Encapsulation of Antibiotic Alternatives for Pathogen Control in Poultry Intestinal Tract

Cosmas Mwendwa Muasya, Tennessee State University

Abstract

The misuse of antibiotics has led to antibiotic resistance which threatens public health. Antibiotic alternatives are thought to replace antibiotics for a healthier production of meat animals. Both essential oils and polyphenols are significantly mentioned due to their antibacterial effect against pathogens. The combination of the two compounds may exhibit a synergistic effect on growth inhibition of pathogenic bacteria in animals. However, these compounds have strong unpleasant smell and taste. Encapsulation is applied to mask the taste of these compounds and ensure the controlled release of core materials in the intestinal tract. ^ This research focuses on encapsulating essential oils (EO), carvacrol and thymol, and polyphenols (PP) extracted from grape pomace, evaluating their synergistic antimicrobial effect, and determining encapsulation efficiency and releasing profile using in vitro methods. Ratios between essential oils and polyphenols were optimized (unencapsulated) based on minimum inhibition concentration (MIC) of pathogenic bacteria found in poultry intestinal tract; E.coli, Salmonella typhimurium, Enterococcus cloacae, as well as a probiotic bacterium, Lactobacillus Plantarum. Best ratios were encapsulated by spray drying (SD) and freeze drying (FD). Encapsulation efficiency was analyzed by determining free EO and PP at the particle surface. Encapsulates were digested in vitro to determine releasing profile. ^ MIC was determined spectrophotometrically using 96 well plates on a plate reader. The optimized ratio between EO and PP was determined at 1:1 which gave MIC on pathogenic bacteria at 125 -250ppm while promoting the growth of the probiotic, 62.5ppm. FD yielded 88.3% with encapsulation efficiency (EE) of 88.9%. SD yielded 72.5% with EE of 83.9%. FD released 0.026 – 0.204mg/ml Gallic acid equivalent (GAE) compared to SD released 0.024 – 0.198mg/ml from 0 to 5 h, which indicated that FD may provide better protection of the core compounds in poultry intestinal tract.^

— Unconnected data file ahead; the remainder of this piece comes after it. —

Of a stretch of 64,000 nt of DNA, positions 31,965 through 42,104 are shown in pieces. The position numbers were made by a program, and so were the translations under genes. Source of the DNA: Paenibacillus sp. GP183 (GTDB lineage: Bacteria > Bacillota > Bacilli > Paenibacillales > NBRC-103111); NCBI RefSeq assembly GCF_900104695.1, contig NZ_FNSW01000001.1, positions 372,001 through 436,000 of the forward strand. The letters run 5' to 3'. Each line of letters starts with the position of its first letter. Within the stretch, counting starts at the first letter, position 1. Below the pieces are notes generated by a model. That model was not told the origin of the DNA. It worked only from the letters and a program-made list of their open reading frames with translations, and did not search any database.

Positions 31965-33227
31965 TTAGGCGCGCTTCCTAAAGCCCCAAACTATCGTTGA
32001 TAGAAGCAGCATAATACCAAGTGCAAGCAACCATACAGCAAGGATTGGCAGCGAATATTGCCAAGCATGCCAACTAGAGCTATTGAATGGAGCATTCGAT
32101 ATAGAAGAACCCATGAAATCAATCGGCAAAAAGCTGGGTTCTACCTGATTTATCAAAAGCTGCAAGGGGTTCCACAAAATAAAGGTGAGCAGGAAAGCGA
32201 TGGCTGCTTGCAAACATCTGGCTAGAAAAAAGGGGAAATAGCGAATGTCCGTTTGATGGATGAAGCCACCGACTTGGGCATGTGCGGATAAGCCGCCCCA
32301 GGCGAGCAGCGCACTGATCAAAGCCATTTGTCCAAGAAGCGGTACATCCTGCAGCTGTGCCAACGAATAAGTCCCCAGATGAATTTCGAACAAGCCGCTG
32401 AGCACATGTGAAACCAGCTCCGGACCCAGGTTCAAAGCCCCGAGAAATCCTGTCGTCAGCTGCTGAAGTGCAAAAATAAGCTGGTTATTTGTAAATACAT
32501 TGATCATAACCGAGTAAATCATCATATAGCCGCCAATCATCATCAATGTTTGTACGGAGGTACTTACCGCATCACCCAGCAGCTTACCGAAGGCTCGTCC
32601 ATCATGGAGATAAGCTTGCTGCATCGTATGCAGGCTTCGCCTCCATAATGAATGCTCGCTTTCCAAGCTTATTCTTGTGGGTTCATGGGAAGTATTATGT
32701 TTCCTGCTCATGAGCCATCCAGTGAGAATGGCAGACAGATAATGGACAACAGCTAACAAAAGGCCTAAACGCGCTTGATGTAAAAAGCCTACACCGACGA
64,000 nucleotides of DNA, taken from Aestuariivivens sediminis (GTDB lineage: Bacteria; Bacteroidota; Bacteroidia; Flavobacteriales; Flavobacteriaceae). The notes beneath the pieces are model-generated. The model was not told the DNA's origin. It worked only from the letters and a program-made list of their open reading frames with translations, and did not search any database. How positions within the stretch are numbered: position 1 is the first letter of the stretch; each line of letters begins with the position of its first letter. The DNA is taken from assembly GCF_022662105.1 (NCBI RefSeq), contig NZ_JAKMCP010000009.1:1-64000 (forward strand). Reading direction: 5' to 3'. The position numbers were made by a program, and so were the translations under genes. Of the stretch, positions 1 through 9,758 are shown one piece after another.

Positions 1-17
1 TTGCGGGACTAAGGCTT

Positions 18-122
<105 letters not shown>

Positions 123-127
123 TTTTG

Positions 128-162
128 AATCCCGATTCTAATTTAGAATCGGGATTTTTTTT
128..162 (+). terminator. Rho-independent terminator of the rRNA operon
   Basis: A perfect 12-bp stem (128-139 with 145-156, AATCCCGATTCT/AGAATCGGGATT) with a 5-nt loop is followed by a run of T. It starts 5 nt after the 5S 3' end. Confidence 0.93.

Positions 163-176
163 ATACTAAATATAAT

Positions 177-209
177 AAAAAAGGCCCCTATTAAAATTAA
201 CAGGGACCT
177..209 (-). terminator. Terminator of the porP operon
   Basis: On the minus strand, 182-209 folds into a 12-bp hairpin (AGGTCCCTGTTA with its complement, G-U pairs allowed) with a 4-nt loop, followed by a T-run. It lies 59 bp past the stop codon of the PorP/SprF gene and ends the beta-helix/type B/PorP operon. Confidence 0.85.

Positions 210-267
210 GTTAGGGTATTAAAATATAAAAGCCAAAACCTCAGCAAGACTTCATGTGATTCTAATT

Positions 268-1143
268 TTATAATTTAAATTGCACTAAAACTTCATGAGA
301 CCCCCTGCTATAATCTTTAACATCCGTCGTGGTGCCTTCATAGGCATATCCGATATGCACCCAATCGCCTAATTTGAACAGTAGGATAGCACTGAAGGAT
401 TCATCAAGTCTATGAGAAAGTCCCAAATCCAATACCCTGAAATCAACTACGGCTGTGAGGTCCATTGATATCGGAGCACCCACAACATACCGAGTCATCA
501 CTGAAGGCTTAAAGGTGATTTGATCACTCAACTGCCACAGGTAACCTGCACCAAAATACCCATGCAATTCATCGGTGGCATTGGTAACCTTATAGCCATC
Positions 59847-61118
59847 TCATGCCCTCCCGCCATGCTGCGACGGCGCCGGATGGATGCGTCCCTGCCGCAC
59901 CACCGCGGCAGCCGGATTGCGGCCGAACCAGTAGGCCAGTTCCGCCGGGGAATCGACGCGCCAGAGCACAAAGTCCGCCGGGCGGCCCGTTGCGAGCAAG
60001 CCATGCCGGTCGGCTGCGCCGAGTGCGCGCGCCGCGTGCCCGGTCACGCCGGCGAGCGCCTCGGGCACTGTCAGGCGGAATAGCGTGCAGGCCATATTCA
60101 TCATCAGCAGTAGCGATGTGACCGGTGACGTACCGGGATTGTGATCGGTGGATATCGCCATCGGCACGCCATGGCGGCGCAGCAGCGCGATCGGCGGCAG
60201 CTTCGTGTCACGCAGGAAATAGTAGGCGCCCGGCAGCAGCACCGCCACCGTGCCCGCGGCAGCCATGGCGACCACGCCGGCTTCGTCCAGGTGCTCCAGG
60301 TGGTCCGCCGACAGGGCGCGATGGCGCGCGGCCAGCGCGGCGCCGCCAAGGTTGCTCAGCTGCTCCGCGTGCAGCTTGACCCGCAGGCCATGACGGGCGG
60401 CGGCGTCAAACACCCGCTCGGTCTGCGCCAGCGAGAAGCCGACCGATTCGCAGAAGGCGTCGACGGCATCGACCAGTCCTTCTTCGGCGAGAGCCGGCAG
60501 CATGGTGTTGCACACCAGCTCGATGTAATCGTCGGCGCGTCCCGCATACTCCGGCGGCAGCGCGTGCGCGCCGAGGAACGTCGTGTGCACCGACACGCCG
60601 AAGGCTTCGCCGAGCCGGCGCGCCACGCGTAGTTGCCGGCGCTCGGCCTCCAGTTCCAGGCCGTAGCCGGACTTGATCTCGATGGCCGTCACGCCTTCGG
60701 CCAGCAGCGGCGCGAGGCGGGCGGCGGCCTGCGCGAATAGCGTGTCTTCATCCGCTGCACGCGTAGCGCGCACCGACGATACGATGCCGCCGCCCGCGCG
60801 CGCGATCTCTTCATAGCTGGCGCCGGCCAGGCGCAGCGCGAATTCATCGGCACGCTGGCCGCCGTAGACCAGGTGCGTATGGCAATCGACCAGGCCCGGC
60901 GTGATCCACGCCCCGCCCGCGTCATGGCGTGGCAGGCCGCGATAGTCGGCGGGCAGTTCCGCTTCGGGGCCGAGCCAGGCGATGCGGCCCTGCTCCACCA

Subject Area

Animal sciences

Recommended Citation

Cosmas Mwendwa Muasya, "Encapsulation of Antibiotic Alternatives for Pathogen Control in Poultry Intestinal Tract" (2017). ETD Collection for Tennessee State University. Paper AAI10608635.
https://digitalscholarship.tnstate.edu/dissertations/AAI10608635

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